365 Days of Action: The DSU working for students

As president of the Dalhousie Student Union, I am used to criticism. Not only am I used to it myself, I am also used to taking it on behalf of my organization and my colleagues. I have no problem with this. Constructively using criticism to improve my effectiveness, and the functions of the DSU, is essential to how I work. What I do have a problem with is public criticism that dismisses contextual realities and ignores communicated facts to support the editorial agenda of the authors.

Recently, in their article “Democracy Day,” opinions contributors Aaron Beale and J.D. Hutton lamented that the student union has failed to represent student interests. Beale and Hutton are entitled to their own opinion, but are not entitled to their own facts.

The Dalhousie Student Union works within the Dalhousie community and with provincial and federal advocacy associations to ensure students get not just accurate, but also effective representation on issues that face them.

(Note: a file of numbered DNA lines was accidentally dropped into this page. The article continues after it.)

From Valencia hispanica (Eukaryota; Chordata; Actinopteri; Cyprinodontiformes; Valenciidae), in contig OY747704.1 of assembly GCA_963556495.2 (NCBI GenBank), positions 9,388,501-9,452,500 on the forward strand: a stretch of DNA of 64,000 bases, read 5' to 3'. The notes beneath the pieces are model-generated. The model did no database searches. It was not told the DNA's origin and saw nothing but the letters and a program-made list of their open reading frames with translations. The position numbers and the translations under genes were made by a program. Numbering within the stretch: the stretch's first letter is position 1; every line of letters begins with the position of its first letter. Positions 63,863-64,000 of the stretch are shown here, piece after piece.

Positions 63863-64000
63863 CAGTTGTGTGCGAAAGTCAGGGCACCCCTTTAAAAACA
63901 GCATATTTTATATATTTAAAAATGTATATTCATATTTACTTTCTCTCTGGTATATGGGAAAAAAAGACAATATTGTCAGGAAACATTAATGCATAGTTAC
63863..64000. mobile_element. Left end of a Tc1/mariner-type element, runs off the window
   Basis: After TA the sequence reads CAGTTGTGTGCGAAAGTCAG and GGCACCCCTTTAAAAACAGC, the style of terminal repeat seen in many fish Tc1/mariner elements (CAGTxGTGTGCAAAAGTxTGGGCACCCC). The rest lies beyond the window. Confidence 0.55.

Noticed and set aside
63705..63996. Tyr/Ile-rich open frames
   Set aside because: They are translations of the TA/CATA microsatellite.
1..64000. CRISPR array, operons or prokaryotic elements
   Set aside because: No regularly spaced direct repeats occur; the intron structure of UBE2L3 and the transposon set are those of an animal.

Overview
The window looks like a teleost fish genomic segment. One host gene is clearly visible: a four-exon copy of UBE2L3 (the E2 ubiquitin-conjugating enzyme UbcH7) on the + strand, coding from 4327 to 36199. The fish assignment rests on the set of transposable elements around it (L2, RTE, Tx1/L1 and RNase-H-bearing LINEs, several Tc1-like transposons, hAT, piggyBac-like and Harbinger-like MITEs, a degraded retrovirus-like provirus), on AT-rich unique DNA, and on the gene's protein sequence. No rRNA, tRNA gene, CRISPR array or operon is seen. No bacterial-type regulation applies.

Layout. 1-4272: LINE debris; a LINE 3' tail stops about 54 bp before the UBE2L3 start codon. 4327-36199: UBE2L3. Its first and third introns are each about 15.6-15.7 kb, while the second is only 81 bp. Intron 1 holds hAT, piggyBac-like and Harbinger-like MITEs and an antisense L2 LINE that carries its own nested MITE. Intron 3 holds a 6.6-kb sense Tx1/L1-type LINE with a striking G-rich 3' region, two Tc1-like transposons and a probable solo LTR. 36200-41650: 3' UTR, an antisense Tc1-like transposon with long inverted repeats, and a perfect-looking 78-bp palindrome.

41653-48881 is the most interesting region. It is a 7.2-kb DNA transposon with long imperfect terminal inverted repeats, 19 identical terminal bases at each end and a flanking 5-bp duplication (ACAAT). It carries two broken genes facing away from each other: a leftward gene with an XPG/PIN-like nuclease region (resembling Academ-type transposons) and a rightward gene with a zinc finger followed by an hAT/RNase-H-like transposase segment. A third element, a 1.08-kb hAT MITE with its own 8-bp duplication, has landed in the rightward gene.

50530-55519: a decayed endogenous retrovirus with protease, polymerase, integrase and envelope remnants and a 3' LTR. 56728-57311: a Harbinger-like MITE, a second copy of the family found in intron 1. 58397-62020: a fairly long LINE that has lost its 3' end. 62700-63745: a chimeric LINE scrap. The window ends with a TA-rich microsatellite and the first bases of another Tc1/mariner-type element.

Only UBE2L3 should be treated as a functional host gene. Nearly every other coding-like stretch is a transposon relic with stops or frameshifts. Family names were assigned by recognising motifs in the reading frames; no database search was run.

The Alliance of Nova Scotia Student Associations (ANSSA) and the Canadian Alliance of Student Associations (CASA) ensure collective input from students across the province and the country is used to create and advocate for diverse policy perspectives. They also make it possible for students to maintain a high level of access to public officials, the people who make decisions about where students’ money goes.